The Weekend Spill: A 1934 July 4th Moment By Steig; Bliss’s American Bystander Cover; The Tilley Watch Online, The Week Of June 29th-July 3rd, 2020; More Spills: Eckstein’s Beast Piece, A Hoff Mural, and More Henry Martin

William Steig’s 1934 New Yorker cover celebrating the 4th of July  seems to capture the mood of this particular 4th when we have been urged to stay at home, away from gatherings. It was, of course, published during another deeply troubled time in our history.

Here’s William Steig’s entry on the Spill‘s A-Z:

William Steig Born in Brooklyn, NY, Nov. 14, 1907, died in Boston, Mass., Oct. 3, 2003. In a New Yorker career that lasted well over half a century and a publishing history that contains more than a cart load of books, both children’s and otherwise, it’s impossible to sum up Steig’s influence here on Ink Spill. He was among the giants of the New Yorker cartoon world, along with James Thurber, Saul Steinberg, Charles Addams, Helen Hokinson and Peter Arno. Lee Lorenz’s World of William Steig (Artisan, 1998) is an excellent way to begin exploring Steig’s life and work. New Yorker work: 1930 -2003.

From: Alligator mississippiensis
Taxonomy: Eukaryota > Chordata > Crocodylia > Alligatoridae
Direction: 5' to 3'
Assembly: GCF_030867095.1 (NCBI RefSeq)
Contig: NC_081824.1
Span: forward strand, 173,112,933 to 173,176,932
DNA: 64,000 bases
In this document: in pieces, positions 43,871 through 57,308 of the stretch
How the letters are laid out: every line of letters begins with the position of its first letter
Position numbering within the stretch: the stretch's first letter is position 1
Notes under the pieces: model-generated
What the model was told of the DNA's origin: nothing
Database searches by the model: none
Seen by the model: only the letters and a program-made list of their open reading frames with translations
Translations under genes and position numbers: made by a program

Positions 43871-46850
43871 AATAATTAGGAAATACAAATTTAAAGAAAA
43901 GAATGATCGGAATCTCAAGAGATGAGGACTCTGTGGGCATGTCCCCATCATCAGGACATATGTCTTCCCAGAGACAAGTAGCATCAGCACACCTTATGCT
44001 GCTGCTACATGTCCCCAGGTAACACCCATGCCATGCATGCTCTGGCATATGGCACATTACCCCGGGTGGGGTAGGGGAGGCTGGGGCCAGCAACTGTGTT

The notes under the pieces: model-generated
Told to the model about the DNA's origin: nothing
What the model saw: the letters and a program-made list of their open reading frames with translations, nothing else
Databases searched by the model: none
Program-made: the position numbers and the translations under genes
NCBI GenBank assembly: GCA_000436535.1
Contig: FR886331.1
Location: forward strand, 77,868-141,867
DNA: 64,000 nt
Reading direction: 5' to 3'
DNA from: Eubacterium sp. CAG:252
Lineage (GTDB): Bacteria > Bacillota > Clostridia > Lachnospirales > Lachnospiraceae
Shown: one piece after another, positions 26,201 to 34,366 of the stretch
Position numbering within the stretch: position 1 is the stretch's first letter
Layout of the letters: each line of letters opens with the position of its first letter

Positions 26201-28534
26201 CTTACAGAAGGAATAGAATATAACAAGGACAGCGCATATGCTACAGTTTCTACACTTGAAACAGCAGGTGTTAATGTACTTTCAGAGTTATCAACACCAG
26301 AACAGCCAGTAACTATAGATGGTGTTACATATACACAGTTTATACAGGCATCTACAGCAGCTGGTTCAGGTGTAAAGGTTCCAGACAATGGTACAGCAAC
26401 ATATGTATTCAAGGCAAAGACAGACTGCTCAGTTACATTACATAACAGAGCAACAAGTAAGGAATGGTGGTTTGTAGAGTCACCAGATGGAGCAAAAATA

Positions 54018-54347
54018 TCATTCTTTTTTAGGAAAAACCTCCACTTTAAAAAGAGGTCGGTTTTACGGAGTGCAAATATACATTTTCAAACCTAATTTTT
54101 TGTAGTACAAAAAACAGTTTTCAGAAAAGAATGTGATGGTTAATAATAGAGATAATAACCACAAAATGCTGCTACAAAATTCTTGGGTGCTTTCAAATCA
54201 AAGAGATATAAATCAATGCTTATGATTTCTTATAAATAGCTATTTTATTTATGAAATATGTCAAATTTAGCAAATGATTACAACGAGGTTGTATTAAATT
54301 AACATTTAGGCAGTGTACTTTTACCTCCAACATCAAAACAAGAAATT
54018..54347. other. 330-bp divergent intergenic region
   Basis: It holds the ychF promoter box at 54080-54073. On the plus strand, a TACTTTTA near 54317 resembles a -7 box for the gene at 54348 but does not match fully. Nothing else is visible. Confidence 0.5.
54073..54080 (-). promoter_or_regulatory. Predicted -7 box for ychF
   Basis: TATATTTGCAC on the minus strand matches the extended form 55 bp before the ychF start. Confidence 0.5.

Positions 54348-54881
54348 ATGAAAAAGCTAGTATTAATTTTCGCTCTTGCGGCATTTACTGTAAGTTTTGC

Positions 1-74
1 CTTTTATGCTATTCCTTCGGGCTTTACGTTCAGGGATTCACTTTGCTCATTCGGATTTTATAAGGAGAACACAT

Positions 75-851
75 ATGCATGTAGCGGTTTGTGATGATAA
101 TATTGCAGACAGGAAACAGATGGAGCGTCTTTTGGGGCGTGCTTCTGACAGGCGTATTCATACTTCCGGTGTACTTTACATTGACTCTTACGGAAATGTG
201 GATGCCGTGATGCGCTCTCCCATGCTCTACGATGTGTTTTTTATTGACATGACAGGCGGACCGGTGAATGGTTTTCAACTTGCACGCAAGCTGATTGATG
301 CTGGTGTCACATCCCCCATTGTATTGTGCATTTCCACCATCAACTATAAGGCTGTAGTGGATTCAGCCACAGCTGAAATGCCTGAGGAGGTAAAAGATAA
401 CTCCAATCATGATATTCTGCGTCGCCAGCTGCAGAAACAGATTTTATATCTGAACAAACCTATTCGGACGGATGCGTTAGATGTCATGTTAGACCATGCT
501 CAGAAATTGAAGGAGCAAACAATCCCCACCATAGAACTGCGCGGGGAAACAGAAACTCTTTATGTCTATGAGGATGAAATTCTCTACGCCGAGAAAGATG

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American Bystander‘s Michael Gerber has released the cover of his next issue (#15 for those keeping track). Cover by Harry Bliss. You can order your copy here. If this issue is anything like the previous 14 it’ll be worth the five bucks (Cheap!).

 Harry Bliss began contributing cartoons and covers to The New Yorker  in January of 1998.  A Wealth Of Pigeon: A Cartoon Collection (a collaboration with Steve Martin) will be out this November.

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The Tilley Watch Online, The Week Of June 29th – July 3rd, 2020

An end of the week listing of New Yorker artists who contributed to newyorker.com features

The Daily Cartoon: Madeline Horwath, Peter Kuper, Julia Suits, Sara Lautman, Akeem Roberts.

Daily Shouts: Amy Kurzweil.

…and Barry Blitt’s Kvetchbook.

To see all of the above, and so much more, go here.

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Bob Eckstein, who began contributing to The New Yorker in 2007, has begun writing for The Daily Beast. See his first post here.

…Prompted by a post in the Facebook Vintage Panel And Gag Cartoon Group about a Syd Hoff mural, I checked out this piece from The Orange County Register from July 6, 2007.

…More Henry Martin: it’s so great that Henry Martin is listed on this plaque at the old (but not the oldest!) New Yorker offices at 25 West 43rd Street.

 

Wednesday’s Spill: Today’s Daily Cartoonist & Cartoon…And Yesterday’s; Two New (Old) Additions To The Spill’s Cartoon Library

Today’s Daily Cartoonist & Cartoon…And Yesterday’s

Julia Suits on turning the page.  Ms. Suits began contributing to The New Yorker in 2006.

Yesterday’s Daily cartoonist was Sara Lautman. Ms. Lautman began contributing to the magazine in 2016.